Unlike Perspective & Composition Part 3, however, here is a real tutorial today.
Ever wonder what LAB color sliders were in Photoshop? Here's a little bit of enlightenment to help you figure out what the hell they do.
A note about this tutorial: This is MIXING COLOR with LAB Sliders -- NOT speaking about the LAB Color Space which your open document can be converted to. You need special monitors that can show LAB color space -- something more useful to professional photographers. With LAB Sliders, you can use RGB and CMYK color space, both work just fine since we're using this for the purposes of choosing colors for painting/coloring -- NOT color correction.
Also: Adoption of the new "ORIANART" name. I believe I'm leaving the name Plastic Shards behind, soon.
Thanks for this helpful tutorial. Only just getting into colour theory! Still battling on the whole 'colour changes with temperature'. RGB sliders are pretty intuitive when you get the swing of it, but really you gotta know whats going on under the hood of 'why' rather than 'how'.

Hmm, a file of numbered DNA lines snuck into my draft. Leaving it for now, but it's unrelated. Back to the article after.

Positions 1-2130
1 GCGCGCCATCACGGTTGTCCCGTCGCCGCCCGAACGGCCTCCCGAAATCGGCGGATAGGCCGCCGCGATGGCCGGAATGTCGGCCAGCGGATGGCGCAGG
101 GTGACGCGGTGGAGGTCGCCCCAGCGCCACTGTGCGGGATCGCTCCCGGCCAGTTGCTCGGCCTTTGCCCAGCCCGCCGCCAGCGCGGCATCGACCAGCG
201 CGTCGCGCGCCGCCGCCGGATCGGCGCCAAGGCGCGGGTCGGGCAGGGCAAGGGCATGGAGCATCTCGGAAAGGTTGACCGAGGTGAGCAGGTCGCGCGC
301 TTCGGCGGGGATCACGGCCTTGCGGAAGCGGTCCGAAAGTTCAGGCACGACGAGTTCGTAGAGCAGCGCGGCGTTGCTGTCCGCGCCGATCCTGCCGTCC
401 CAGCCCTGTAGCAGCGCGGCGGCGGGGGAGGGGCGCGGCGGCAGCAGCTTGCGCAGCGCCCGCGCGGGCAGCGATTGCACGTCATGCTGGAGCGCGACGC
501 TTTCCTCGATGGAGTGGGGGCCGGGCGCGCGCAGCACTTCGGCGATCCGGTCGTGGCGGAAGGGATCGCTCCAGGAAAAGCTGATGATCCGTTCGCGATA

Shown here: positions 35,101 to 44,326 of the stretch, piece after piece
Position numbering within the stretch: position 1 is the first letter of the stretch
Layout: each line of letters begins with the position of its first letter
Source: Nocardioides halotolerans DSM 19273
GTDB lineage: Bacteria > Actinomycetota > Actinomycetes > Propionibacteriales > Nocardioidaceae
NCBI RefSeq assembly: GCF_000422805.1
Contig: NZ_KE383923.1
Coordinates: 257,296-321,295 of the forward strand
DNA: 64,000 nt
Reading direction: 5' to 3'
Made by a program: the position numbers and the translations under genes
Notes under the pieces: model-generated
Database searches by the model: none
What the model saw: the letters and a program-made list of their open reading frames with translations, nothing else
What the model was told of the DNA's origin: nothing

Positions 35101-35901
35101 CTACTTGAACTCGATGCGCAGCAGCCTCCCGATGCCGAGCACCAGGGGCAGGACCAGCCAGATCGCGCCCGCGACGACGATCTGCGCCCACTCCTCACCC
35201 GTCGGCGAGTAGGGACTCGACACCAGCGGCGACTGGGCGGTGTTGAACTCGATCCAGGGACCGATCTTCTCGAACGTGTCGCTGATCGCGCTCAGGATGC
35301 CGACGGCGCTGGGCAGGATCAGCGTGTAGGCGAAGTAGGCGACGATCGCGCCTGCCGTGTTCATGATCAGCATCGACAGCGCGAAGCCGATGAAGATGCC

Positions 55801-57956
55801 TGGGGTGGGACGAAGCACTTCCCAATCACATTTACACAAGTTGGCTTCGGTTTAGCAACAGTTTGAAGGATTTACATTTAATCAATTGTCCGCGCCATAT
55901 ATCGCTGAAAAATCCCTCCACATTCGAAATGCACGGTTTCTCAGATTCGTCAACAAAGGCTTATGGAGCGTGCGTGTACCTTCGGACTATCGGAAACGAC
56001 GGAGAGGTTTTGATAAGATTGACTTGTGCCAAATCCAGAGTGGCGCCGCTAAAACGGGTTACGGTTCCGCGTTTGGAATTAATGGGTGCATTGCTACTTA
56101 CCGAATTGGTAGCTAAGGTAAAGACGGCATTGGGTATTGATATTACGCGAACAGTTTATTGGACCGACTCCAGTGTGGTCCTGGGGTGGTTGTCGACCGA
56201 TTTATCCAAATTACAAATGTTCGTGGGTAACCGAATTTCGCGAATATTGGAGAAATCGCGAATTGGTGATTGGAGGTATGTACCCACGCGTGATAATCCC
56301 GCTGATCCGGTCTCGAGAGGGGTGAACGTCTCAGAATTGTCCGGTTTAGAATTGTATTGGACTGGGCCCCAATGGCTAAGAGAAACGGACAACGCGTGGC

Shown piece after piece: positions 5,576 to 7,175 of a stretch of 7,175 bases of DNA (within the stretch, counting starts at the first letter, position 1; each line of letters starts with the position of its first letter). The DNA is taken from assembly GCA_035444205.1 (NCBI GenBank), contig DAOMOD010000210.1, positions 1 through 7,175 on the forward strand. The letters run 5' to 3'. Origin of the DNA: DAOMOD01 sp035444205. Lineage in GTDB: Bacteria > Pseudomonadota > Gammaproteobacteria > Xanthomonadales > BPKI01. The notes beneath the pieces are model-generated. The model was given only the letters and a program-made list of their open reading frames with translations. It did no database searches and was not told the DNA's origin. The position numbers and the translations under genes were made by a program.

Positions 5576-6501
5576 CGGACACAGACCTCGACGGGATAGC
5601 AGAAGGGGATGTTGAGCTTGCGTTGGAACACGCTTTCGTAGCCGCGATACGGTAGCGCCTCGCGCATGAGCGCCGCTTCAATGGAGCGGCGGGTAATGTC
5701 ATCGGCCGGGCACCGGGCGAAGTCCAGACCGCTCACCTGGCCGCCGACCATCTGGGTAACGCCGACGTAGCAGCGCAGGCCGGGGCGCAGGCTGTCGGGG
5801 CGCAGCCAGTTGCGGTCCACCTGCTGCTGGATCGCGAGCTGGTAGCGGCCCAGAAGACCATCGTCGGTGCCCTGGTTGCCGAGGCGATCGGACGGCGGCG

Question! When do we know which type of shadow to use? In your example. It's a warm light with warm shadow on the walls. ( unless I mistaken white for a warm light instead if a cool light) when does cool shadow come into play?
I, personally, never liked the RGB sliders. I tried using Lab and felt confused so I developed around the HSB sliders. Thank for sharing this. I will give Lab another shot now that I understand it better and with the use of HSB the possibilities are endless
Thanks for the information! I'll admit, I'm more interested in the CIE Lab color space because some papers in the Cognitive Sciences literature report stimuli colors in Lab coordinates for some experiments. Although this wasn't exactly geared towards someone with my interests, your explanation did give me some new insights into the Lab color space. Thank you very much for that!
This is interesting. I've never thought to touch these sliders, since I was so comfortable in HSB and didn't even know what LAB stood for. Thanks for explaining it so well and giving painters a reason to try it!